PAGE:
Sam Levinson Talks ‘Malcolm & Marie’ + Making Magic With Zendaya

Article Image
Photo Source: Dominic Miller/ Netflix

Like most great filmmaker-performer partnerships, Sam Levinson and Zendaya have their on-set shorthand down pat. “We can do a take and I can walk up to her and say, ‘Why are you acting?’ and laugh, and she’ll laugh, too, and know exactly what I mean,” Levinson explains. “And what I mean is, she either feels it or she doesn’t.”

After first working together (to Emmy-winning results) on HBO’s “Euphoria,” which Levinson created, the actor has now become somewhat of a muse for the writer-director. And who could blame him?   

“First and foremost, she’s kind and practical, and I don’t ever have to bullshit her,” he adds. “It’s either real or it’s not. She doesn’t mask emotion with technique.” That confidence, a “formidable” one, as Levinson describes it, is exactly why he wrote one of the two title roles for her in his new feature “Malcolm & Marie.”  

Hitting Netflix Feb. 5, the film is many things: a two-hander co-starring John David Washington  that’s shot entirely in black and white and occurs over the course of a single night, in a single setting, following a single conversation that unfolds instantaneously. In other words, its director’s fingerprints aren’t exactly invisible. 

“First and foremost, she’s kind and practical, and I don’t ever have to bullshit her. It’s either real or it’s not. She doesn’t mask emotion with technique.”

But it was the latter prospect in particular, with its inherent risk of stagnation, that carried the biggest risk. “Honestly, that was the most terrifying aspect of shooting the film, and the easiest trap to fall into,” Levinson says of the 100-minute-long film, which was shot with a skeleton crew in the early days of the pandemic. “Because this is an argument that essentially takes place in real time, it had to have an energy that worked in concert with the performances. 

“We also had to make sure that we didn’t burn our location too quickly,” he adds, “that it had a slow reveal in the same way that a character would.” That location, by the way, is a jaw-dropping, almost entirely glass home in the Hollywood Hills that, in tandem with the lighting, gives the film what Levinson calls “an almost haunting or ominous feel.”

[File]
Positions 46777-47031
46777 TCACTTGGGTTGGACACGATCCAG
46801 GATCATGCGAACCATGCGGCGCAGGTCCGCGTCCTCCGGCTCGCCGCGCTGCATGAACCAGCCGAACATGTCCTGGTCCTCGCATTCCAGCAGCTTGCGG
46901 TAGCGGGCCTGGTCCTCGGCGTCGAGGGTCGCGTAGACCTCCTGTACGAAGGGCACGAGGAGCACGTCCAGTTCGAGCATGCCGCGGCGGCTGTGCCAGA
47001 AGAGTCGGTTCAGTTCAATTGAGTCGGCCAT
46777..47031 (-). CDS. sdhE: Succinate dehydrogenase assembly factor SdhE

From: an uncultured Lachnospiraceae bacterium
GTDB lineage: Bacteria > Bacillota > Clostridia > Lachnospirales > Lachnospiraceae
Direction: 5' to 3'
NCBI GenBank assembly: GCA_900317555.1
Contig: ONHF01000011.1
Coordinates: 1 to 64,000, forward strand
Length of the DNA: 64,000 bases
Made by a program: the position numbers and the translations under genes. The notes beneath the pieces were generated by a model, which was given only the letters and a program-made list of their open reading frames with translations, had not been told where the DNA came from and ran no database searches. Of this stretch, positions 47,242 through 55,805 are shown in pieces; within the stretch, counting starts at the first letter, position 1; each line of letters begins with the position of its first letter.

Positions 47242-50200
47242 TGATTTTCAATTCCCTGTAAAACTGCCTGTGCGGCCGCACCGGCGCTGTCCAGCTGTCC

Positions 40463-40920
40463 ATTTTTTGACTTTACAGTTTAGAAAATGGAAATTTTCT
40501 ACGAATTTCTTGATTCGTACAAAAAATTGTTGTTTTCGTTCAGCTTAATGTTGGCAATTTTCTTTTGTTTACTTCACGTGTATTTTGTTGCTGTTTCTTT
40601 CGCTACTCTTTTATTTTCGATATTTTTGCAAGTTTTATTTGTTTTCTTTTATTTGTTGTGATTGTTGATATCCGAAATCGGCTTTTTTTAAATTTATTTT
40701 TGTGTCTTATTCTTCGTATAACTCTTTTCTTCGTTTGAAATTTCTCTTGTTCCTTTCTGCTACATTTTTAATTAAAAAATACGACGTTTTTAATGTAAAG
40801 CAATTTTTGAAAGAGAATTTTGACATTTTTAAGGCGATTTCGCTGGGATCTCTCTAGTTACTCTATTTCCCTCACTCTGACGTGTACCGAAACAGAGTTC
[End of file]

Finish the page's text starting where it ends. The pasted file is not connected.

As far as the film’s overall vibe is concerned, it pretty much starts and ends with the black-and-white production style, which certainly has precedent in the horror genre but is more commonly associated with Golden Age Hollywood—an era that is basically devoid of Black actors. 

READ: John David Washington’s Most
Valuable Acting Advice

“It felt like an interesting way to reclaim the glamour and iconography of that time and frame it in a different light,” Levinson says. Additionally, black-and-white immediately helps divorce the audience from reality, creating space for the film’s ideas to take center stage, “rather than the pure reality.” 

Levinson also credits his actors’ sensibility in that regard. “[All] that matters is what’s on camera and what’s in the editing room and what feels true—not to life, but to the emotional logic of the film,” he says. That’s especially important for volatile scenes, of which “Malcolm & Marie” has plenty. “A lot of the time, it’s about protecting the actor from their own self-criticisms, their own expectations, and letting them know that you’re in no rush and you’re happy to figure it out,” Levinson adds. “You’ve got to be patient and kind and approach it with no ego.”

Unsurprising, then, is that managing one’s ego is also the advice he gives to emerging creatives. “I wish I could go back and tell my younger self that having a successful, creative life is about growth, experimentation, learning from your mistakes, and constantly evolving,” Levinson says. Having been on both sides of the audition table himself, he offers similar guidance to actors: If you can, find a way to use your demons in the interpretation of the material, rather than against it. 

“Auditioning sucks. It’s terrible, it’s artificial, it’s nerve-racking, and it tends not to bring out the best in actors,” he says. “The only thing in your control is how emotionally open you are, and maybe the one thing that I look for the most is emotional malleability. If you can take the anxiety, frustration, fear, humor—whatever you’re feeling about the audition—and put it into the character, even if it’s not the right emotion for the scene, I’m interested and I’m fascinated.”

Looking for remote work? Backstage has got you covered! Click here for auditions you can do from home!

Author Headshot
Casey Mink
Casey Mink is the senior staff writer at Backstage. When she's not writing about television, film, or theater, she is definitely somewhere watching it.
See full bio and articles here!